Salty Snack of the Day: Strong Cheese and Onion Potato Crisps (really good)
Britishisms Heard Uttered: Wanker (in regards to a televised football player’s performance on the pitch)
It is my first night in England and I am sitting in a pub called the Spotted Dog, surrounded by locals gathered around televisions suspended in the four corners, watching Manchester City play Real Madrid. I truly know nothing of soccer, (yes I know what it’s really called) but you’d have to be dead not to get somewhat swept up in the aggrieved hollering and tortured groans. The weird thing is I think they’re rooting for Real Madrid, but that doesn’t make sense, so I’m just trying to be a fly on the couch and write.
We arrived at 10:30 this morning after leaving NYC at 11:00 the night prior. The weeks leading up to departure were one unbroken string of heartburn filled days. We’re a band of worriers and getting everything figured out, from work visas to which equipment to bring and which to rent, to the daunting amount of work needed to be done in order to leave work, was a suppressant to the otherwise steadily growing excitement. I have described in the past the cataclysmic moment when my brother’s best friend brought Quadrophenia over and my life shifted into an obsession that consumed high school. You can’t love the Who and not fall in love with Pete Townshend’s England. I got a full-size Union Jack that adorned a wall of every room in which I slept through college. My first band gave several thousand dollars, earned $50 at a time in coffee houses and bookstores, to an English booker who swore he could get us shows over there. Of course he disappeared as the coffers ran dry having booked not one show. Wussy has attempted to get over here multiple times but the interest, and thus money, was never there. The best we could do was send Chuck and Lisa to perform as a duo and hopefully raise our profile a bit. Even this trip is not guaranteed of even breaking even. But getting to not only visit, but actually play rocknroll in the land of so many of my heroes is a big, emphatic check on my increasingly short list of unfulfilled musical dreams.
We drove to NYC because direct flights were so much cheaper that even adding in hotels and long-term parking it was still much better than flying from Cincinnati. Getting six people with instruments checked and through security went surprisingly smoothly after all the worry. Of course we still ended up paying well over $600 extra to check everything. We had to two hours to kill at the gate so we all got giggly drunk, (except Chuck) which is something we rarely do as a band. Apparently airplanes have gotten futuristic since the past. The windows did not have shades. Instead there was a button that dimmed the window like those eyeglasses that become sunglasses when you go out into the sun. The one thing the future has not accomplished is making those glasses look cool. They’re not sunglasses and frankly are an advertisement for celibacy.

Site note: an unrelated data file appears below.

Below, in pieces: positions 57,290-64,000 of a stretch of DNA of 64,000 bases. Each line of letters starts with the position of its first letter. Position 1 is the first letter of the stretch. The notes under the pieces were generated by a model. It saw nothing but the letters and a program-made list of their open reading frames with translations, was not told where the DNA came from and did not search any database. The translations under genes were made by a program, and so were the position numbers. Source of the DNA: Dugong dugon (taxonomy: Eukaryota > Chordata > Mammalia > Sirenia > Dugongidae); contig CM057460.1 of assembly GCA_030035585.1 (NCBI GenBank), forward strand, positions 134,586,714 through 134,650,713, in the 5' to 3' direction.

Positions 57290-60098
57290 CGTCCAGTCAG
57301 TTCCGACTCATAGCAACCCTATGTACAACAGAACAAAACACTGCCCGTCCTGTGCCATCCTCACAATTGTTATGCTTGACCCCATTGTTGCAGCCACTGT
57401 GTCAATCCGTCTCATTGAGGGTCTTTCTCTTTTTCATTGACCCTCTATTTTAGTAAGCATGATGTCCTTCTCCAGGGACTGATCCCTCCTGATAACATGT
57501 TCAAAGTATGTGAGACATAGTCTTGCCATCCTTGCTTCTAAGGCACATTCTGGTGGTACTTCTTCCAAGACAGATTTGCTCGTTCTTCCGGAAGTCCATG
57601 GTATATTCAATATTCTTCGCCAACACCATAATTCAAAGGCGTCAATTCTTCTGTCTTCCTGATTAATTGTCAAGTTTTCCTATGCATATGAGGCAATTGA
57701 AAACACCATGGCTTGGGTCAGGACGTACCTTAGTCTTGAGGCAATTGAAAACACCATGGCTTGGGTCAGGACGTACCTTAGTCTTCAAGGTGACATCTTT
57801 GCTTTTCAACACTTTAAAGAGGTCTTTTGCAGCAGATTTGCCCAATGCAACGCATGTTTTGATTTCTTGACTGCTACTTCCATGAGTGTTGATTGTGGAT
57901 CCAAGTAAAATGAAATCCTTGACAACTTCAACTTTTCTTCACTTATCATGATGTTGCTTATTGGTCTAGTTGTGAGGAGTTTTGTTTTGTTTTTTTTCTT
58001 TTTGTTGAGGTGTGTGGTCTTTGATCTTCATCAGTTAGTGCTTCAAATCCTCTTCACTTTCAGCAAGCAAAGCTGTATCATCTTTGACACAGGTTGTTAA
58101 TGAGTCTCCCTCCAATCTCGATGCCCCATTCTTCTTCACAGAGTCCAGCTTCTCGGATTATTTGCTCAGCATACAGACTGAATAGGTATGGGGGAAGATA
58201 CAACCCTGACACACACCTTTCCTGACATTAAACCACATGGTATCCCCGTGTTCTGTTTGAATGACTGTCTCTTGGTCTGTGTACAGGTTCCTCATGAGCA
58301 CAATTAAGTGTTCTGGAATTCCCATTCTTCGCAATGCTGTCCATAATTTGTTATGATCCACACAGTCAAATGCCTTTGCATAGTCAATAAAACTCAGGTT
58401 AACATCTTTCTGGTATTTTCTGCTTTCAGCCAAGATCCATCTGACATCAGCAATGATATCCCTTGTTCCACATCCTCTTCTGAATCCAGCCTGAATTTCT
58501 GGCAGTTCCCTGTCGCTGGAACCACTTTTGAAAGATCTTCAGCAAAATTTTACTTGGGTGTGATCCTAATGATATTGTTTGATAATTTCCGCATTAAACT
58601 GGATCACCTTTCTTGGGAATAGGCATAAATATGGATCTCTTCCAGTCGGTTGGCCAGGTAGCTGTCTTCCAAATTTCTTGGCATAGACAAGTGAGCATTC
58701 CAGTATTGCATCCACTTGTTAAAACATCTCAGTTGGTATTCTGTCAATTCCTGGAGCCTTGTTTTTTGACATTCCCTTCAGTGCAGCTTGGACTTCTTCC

One of the key differences in touring the UK is that you rent a van with a driver. Another Cincinnati band is over here at the same time as us and they chose to self-drive. They got into an accident within days. A small experiential sampling I know, but the reduction in stress, as well as the potential loss of life and limb, are worth it. Our driver is named Ollie and he seems to possess the requisite patience needed to make a living driving the likes of us around. This is a good thing seeing as he’s going to be living with us for almost three weeks.
We went to meet George at his flat* and were offered tea and cakes. Because yes. I don’t like tea but I’ve always assumed that the British did it better. Seeing as our cultures are so similar in so many ways I reasoned that they couldn’t all have succumbed to a mass hysteria of poor taste could they?** I agreed to a strong tea with milk and it was lovely. Apparently it was Yorkshire tea, but regardless, well done there.
The apartment (!) was right next to the Olympic village from a few years back so I walked along a canal to take a look. The first bird I see is a mallard. Like I flew across an ocean to see a fucking mallard. The weather was fetchingly British in that within an hour it snowed, rained, was windy, and sunny. The next bird I see is a Coot. We have those too. I walked past the Olympic stadium, the swimmy place, and a cool vertical intestine that apparently was used to broadcast the circus to the opiated masses, (I actually quite like the Olympics) and then I saw a regular old pigeon. So obviously this country is screwing with me.
Then to our hotel, which was right off the highway and adjacent to a town called Barking. I’m not sure even the citizens of Barking would consider their town a great shakes, but I have to also assume they would never tire of putting the word barking in front of everything. Barking Hotel, Barking Town Hall, Barking Folk Festival to name a few. I did walk through the Barking Abbey ruins, which was really just a half-foot high wall in a small green that looked like an architects drawing for an abbey. The best part was the abbey was first constructed, with no apparent sense of irony, in the year 666 before it was sacked by Vikings. It was there I saw my first non-American bird: a blackbird. Small succor indeed.
Tomorrow a six-hour drive to Newcastle to open up for Shonen Knife. Can’t wait to play a show.